- What is the stallion doing with this mare?
- What is the role of a lead mare?
- What causes urine pooling in mares?
- What is the purpose of a male riding horse?
- What is the ideal teaser horse for me?
- What happens if a horse Pees too much?
- Why does my horse have a dribble of urine?
- How often should you tease a mare for breeding?
- How to breed a horse successfully?
- What are the characteristics of a teaser stallion?
- Why is my horse peeing slow and dribbling?
- What does it mean when a horse has a UTI?
- How common are bladder stones in horses?
- What happens when a gelding has trouble urinating?
- What to do if your horse can’t concentrate his urine?
- How often should I do bodywork with my horse?
- What is a teaser stallion used for?
- Why is it important to fence your horse’s field and Arena?
- Can a horse bleed from the ureter?
- What are the functions of the urinary system?
- What are kidney stones in horses?
- What causes a horse to have a lower urinary tract infection?
- Is your horse’s urine acidic?
- Why does my horse Pee out the water so often?
- Why is my horse drinking and urinating so much?
- How do you take care of a healthy mare?
What is the stallion doing with this mare?
The stallion isn’t new to breeding or to this farm; he’s in his third or fourth breeding season. He normally breeds eagerly, without hesitation. Recently, he’s been doing something unusual just with one particular mare. He seems interested in this mare, but rushes right up and mounts her before he’s ready (gets an erection).
What is the role of a lead mare?
Whether the role is held by one mare or a few, the results are the same. Just like a mother cooks for her family, it is the lead mare’s responsibility to find the pastures with the best forage and thirst-quenching water supply. By carrying this responsibility, and being in the lead, she is also the first to eat and drink.
What causes urine pooling in mares?
Additionally, poor conformation of the vulva predisposes mares to wind sucking (pneumovagina) and urine pooling. This undesirable vulva conformation can be due to genetics, aging, and/or poor body condition.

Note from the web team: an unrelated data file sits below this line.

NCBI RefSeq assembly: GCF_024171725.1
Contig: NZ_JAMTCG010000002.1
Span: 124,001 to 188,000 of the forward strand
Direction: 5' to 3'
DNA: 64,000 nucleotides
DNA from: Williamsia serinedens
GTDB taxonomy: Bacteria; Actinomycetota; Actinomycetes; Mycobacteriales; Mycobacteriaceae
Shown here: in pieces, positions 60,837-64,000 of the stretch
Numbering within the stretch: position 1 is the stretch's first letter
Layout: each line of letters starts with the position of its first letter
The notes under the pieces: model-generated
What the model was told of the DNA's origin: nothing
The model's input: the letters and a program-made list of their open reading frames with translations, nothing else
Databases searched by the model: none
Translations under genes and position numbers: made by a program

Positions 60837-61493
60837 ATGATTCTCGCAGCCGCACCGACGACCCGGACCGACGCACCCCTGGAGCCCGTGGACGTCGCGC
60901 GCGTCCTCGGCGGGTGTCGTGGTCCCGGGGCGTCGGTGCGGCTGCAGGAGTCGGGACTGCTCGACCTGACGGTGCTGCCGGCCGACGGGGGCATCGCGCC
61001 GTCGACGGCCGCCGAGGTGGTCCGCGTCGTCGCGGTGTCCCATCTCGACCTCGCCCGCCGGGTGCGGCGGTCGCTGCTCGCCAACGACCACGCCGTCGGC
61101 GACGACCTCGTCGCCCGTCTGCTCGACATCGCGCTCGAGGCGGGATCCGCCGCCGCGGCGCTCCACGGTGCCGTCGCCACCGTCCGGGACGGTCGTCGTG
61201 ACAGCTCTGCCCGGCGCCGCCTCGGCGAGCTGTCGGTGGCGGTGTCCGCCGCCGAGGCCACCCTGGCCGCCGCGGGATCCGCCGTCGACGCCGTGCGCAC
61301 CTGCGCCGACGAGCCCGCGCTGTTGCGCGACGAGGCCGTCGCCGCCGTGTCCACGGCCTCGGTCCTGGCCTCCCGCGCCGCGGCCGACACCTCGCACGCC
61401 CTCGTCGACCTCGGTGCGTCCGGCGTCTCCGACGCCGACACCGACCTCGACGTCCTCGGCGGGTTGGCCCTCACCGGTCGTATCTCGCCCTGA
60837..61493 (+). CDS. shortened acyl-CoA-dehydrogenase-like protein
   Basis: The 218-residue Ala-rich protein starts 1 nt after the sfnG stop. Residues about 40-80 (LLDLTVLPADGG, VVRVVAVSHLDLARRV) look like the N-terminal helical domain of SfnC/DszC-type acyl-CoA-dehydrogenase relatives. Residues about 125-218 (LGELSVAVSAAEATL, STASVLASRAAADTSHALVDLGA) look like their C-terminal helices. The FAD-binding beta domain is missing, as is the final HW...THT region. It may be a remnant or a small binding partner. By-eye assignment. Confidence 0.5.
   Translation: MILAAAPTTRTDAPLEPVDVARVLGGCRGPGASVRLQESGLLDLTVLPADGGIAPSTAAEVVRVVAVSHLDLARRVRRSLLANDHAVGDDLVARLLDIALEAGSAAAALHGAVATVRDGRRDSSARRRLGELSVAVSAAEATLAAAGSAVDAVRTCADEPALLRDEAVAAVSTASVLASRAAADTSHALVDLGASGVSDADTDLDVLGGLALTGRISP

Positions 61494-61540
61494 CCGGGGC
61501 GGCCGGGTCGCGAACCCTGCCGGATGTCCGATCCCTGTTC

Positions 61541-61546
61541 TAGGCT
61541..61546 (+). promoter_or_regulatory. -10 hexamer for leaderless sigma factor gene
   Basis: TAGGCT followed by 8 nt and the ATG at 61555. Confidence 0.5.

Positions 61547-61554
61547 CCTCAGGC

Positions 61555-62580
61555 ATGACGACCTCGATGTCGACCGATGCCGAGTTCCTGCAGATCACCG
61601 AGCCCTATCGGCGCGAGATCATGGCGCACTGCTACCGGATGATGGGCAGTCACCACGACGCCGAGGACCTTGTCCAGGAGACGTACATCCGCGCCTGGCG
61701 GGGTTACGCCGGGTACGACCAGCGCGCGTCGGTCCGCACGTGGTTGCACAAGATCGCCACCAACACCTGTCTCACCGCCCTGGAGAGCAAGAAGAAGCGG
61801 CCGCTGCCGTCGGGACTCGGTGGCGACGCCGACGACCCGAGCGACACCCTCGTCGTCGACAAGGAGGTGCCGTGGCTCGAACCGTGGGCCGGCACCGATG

What is the purpose of a male riding horse?
His job is to fight off predators and other males who try to join the herd. He also nips at stragglers to make sure they keep up with the herd. Male riding horses are usually gelded in order to control horse breeding. Most horse boarding farms separate mares from geldings.
What is the ideal teaser horse for me?
The ideal teaser is either a stallion or a gelding that demonstrates good libido. He must be persistent and stimulatory to a mare, meaning that he should sniff, nudge and nip at the mare but never be vicious or savage. From your point of view, he must also be easy to handle and obedient so that he will back away from a mare when directed to do so.
What happens if a horse Pees too much?
Instead, the bladder will overfill and urine will leak out constantly. In stallions or geldings, nerve damage may lead to penile paralysis, with the horse being unable to retract its penis into its sheath after urination.
Why does my horse have a dribble of urine?
A slow dribble of urine in a mare, gelding or stallion can have one of several causes, and could point to a serious medical condition. It requires immediate investigation, warns Dr Mac.
How often should you tease a mare for breeding?
Mares are best teased every day but can be carefully teased every other day and still provide adequate information for breeding. Those mare receiving a teasing score of three or more are checked by rectal palpation or ultrasound to further identify their breeding status.
How to breed a horse successfully?
Successful horse breeding mostly depends on the proper detection of heat in mares. There are several methods of horse detection of heat in mares. Teasing is the most appropriate method of detection of heat in mares.
What are the characteristics of a teaser stallion?
The teaser should be aggressive, vocal, and enthusiastic. However, the teaser stallion should not be so aggressive as to be out of control or unmanageable. The teaser should be tease without excessive roughness, such as kicking or biting the mare.
Why is my horse peeing slow and dribbling?
A slow dribble of urine in a mare, gelding or stallion can have one of several causes, and could point to a serious medical condition. It requires immediate investigation, warns Dr Mac. Damage to the vagina and bladder may occur during foaling, causing urine to leak out. Photo: Dr Mac
What does it mean when a horse has a UTI?